If you’re a bird-watching extraordinaire or simply love to see nature at its finest, you need to take a trip over to the Kawai’ele Waterbird Sanctuary. Set on the western side of Kauai, this 35-acre park lets you explore beautifully-maintained ponds that serve as important local bird habitats. Along the way, you’ll see everything from endangered Hawaiian moorhens to the super-common but 100% lovely Hawaiian goose.
Just be ready for the birds, like the Hawaiian stilts, in particular, to get a little too close for comfort as they dive-bomb toward you and blast away right at the last second. Although they do this song and dance mostly to protect their eggs and chicks from trespassers, it’s a common occurrence year-round. That said, all you have to do is back away a bit and they’ll chill out once their territory doesn’t feel threatened anymore.
To stay at a respectful distance and honor the birds’ habitats, you can just follow the level path around Kawai’ele Waterbird Sanctuary. Watch for interpretive signs along the route that tell you all about the landscape and its inhabitants. After reading the signs, you can take a moment to just soak in the sights, which might inspire the birds to put on a show in response to your stillness.
Whenever you get a chance to walk up to the edge of the pond at Kawai’ele Waterbird Sanctuary, look for the black tilapia in their nests. They lay their eggs in the nest, and then guard them until they hatch, which is definitely a tall order with all the birds around.
Birds in the Kawai’ele Waterbird Sanctuary include:
As the name suggests, the Hawaiian stilt is an extra-long legged shorebird with a pointy, narrow beak. This bird has distinctive black and white feathers, much like a penguin, plus bright pink legs that give flamingo vibes. If you look carefully, you can tell the females from the males by looking for a brown streak on their back. You’ll likely hear these birds before you see them because they’re often squawking, “Kip kip kip,” as they hop and flap around.
The Hawaiian moorhen has a lovely chicken-esque appearance, demeanor, and call. They have slate-gray feathers with a few white stripes all over their body plus yellow-orange legs. Their most remarkable feature is the brilliant red frontal shield on their pointy yellow beak. They are always fun to watch, so take a moment to check them out if you get a chance to see them wandering across the shores.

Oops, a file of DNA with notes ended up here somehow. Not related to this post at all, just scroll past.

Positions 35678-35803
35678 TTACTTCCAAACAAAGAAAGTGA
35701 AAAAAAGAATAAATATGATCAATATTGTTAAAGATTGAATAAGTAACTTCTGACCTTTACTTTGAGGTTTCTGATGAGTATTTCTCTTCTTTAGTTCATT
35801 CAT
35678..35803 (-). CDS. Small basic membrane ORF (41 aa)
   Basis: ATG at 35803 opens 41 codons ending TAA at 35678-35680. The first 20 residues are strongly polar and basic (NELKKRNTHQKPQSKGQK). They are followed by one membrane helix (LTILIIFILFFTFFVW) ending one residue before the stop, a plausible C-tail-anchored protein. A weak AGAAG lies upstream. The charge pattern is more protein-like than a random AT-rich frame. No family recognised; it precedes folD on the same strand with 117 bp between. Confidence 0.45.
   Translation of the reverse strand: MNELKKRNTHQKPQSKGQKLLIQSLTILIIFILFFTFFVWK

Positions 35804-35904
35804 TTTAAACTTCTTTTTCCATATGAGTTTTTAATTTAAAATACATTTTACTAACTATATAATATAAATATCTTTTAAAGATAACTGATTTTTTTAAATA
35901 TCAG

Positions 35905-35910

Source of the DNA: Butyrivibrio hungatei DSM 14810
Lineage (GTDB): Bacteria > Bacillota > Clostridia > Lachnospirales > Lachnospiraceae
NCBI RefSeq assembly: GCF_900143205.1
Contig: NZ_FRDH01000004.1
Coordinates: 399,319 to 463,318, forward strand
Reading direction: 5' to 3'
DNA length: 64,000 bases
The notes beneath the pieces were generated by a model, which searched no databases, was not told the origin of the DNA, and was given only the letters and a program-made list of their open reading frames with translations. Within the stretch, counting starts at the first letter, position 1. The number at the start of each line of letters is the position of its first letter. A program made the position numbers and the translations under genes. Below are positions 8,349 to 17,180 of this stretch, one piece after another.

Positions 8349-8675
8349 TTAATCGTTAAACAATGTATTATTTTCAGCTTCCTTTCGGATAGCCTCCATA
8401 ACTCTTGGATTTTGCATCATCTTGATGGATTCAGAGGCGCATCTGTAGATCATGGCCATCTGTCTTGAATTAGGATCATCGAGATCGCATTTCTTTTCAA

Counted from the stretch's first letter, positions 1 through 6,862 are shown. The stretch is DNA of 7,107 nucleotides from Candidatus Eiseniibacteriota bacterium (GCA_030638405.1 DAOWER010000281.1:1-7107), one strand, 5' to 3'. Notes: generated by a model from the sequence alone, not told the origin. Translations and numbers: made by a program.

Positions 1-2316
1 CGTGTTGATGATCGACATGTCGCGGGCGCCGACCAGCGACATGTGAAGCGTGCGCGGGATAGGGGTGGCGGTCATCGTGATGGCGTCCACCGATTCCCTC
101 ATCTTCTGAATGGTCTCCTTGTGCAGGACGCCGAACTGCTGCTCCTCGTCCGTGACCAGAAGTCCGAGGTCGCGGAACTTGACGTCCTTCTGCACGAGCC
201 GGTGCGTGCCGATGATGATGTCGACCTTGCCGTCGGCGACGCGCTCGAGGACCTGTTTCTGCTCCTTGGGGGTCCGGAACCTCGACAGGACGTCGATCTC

The Hawaiian goose, or nene, is not just any goose, although it does likely come from the pesky Canadian goose. This bird has distinctive coloring all its own, featuring vivid brown and white stripes across its body and neck. Despite its regal appearance, their hilarious side comes out as they unleash their soft call while stretching out their neck and waggling their tongues. If you listen carefully while they chatter about, you might even get a chance to hear one give a hearty, “Moo.”
Although the Kawai’ele Waterbird Sanctuary is a popular place to simply relax the day away, there are no bathrooms or other facilities onsite. So, you’ll need to plan accordingly if you want to spend a lot of time here. In a pinch, you can jet down Kaumualii Highway to Kekaha Beach Park to use the restrooms if need be.
-There are no trash cans on site at Kawai’ele Waterbird Sanctuary, so be sure to pack out what you bring with you.
-Bring your binoculars, a camera, and a book about Kauai birds to enjoy the full bird-watching experience.
-There’s no shade to be found, so carry sunscreen, sunglasses, and a sunhat with you on bright days.
-Overall, expect to spend about an hour at Kawai’ele Waterbird Sanctuary walking the path and watching the birds, fish, and other wildlife in awe. You can extend your trip by bringing a picnic lunch and a blanket to spread out on the ground.